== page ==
17 March 2017

Money Laundering

AUSTRAC has announced a $45 million civil penalty against Tabcorp, promoted as "the highest ever civil penalty in corporate Australian history".

The penalty relates tonon-compliance with the Anti-Money Laundering and Counter-Terrorism Financing Act 2006 (Cth), with Tabcorp being held to have contravened the AML/CTF Act on 108 occasions over a period of more than five years.

Perram J found that Tabcorp failed to:
  • have a compliant AML/CTF program for over 3 years to manage the risks of money laundering and terrorism financing. 
  • give AUSTRAC reports about suspicious matters on time or at all on 105 occasions. Tabcorp has admitted that these suspicions related to unlawful activity including money laundering and credit card fraud. 
  • Identify a customer who collected $100,000 in winnings. 
  • Enrol with AUSTRAC on time. 
AUSTRAC comments
Tabcorp admitted that it had insufficient processes for consistent management oversight, assurance and operational execution of its AML/CTF program. Its AML/CTF function was under-resourced, and Tabcorp’s senior management did not regularly receive reports in relation to AML/CTF compliance.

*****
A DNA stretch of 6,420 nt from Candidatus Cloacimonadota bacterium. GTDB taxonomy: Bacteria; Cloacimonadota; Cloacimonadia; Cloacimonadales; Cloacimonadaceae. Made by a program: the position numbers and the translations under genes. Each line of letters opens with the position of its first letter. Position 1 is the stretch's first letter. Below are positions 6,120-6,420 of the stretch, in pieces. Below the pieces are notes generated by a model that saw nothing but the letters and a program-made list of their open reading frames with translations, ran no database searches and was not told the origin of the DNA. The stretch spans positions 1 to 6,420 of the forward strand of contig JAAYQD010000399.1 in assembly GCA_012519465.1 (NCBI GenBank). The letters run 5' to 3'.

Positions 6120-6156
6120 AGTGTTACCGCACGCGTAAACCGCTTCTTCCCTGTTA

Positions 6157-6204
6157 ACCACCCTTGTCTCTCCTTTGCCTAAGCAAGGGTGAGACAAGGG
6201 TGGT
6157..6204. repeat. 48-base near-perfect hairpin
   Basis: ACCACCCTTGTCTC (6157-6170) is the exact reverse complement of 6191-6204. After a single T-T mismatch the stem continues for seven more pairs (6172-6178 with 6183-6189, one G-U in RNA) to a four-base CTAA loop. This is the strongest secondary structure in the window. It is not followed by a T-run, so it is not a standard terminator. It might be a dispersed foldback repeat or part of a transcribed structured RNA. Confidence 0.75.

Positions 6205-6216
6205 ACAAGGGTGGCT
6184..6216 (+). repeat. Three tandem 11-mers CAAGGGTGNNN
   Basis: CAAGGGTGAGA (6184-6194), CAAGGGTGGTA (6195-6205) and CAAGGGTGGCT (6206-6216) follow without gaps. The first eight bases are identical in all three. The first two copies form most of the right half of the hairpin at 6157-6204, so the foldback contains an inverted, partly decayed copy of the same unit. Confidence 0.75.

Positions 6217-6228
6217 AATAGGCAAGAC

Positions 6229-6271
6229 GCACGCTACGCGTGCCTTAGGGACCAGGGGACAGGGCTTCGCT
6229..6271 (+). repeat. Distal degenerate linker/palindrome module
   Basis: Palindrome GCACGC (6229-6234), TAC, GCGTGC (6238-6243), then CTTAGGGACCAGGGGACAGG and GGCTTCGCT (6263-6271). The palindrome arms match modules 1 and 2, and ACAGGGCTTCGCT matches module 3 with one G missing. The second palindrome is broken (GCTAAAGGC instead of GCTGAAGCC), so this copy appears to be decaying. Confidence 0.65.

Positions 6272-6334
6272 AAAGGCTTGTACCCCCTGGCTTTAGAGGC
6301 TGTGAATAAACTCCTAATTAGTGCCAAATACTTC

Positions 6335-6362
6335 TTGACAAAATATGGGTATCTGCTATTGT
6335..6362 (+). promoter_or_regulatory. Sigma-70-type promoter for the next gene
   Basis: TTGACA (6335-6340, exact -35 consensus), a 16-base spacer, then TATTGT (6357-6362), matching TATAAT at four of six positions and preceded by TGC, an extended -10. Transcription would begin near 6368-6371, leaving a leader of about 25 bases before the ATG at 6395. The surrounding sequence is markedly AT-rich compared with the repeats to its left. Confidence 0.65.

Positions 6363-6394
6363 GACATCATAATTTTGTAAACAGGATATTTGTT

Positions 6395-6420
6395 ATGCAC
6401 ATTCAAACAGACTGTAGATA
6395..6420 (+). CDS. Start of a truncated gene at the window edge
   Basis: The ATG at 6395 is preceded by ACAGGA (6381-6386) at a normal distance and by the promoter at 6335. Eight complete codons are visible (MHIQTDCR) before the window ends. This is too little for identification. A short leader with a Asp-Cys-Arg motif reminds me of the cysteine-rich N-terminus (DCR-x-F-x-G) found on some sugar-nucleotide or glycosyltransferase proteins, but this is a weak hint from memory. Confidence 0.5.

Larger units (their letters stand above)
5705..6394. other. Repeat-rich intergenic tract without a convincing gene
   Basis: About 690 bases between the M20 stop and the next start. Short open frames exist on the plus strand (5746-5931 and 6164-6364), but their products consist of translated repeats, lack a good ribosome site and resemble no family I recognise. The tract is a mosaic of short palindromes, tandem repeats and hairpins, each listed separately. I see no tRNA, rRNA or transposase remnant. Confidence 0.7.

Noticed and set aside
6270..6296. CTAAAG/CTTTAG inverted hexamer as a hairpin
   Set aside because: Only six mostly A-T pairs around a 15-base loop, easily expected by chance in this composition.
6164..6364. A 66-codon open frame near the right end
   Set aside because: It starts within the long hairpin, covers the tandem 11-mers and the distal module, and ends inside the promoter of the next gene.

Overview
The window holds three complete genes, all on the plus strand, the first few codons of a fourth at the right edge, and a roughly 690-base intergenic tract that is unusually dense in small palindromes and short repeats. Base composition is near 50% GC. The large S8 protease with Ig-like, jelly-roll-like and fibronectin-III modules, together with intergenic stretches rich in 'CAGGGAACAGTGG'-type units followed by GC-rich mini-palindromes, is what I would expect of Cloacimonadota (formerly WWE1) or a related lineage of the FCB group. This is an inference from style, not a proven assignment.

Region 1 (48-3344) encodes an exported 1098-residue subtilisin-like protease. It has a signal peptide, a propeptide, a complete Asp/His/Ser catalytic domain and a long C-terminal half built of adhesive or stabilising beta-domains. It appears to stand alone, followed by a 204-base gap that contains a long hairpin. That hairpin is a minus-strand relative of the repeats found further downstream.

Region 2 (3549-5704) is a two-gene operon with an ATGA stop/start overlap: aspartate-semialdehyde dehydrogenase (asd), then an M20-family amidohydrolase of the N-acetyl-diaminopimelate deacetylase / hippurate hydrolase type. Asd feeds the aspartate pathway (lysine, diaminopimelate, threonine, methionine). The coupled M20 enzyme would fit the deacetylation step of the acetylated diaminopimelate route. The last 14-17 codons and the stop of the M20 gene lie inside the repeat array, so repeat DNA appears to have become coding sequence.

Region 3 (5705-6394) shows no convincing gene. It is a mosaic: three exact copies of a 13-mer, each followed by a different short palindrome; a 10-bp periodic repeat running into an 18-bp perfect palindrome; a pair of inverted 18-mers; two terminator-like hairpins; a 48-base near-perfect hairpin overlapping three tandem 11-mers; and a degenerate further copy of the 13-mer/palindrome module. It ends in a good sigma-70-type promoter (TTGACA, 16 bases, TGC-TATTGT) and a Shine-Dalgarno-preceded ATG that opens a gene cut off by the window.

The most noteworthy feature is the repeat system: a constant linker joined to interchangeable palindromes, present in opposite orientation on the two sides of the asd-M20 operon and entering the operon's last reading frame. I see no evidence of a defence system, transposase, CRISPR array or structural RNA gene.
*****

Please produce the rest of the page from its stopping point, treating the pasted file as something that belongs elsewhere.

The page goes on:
In our view, Tabcorp had a corporate culture indifferent to meaningful AML/CTF compliance and risk mitigation until we intervened ... Boards and senior management across all industries should take note to ensure that they are fully informed of their AML/CTF compliance.
 Such contraventions are not to be taken lightly and this unprecedented civil penalty highlights AUSTRAC’s resolve to take enforcement action against reporting entities that engage in significant, extensive and systemic non-compliance.
AUSTRAC indicates that
The financial consequences of the proceedings for Tabcorp will amount to more than $90 million once AUSTRAC’s agreed court costs and Tabcorp’s disclosed defence costs are factored in.
Tabcorp is reported to have agreed to pay the penalty (as 'recognised costs' in its corporate financial statement) on the condition that AUSTRAC withdraws any further allegations of non-compliance, presumably out of concern that derail the $11 billion merger with competitor Tatts Group.

A Tabcorp statement notes
Tabcorp acknowledges that there were a number of deficiencies in its former AML/CTF program, which resulted in a serious contravention of the AML/CTF legislation.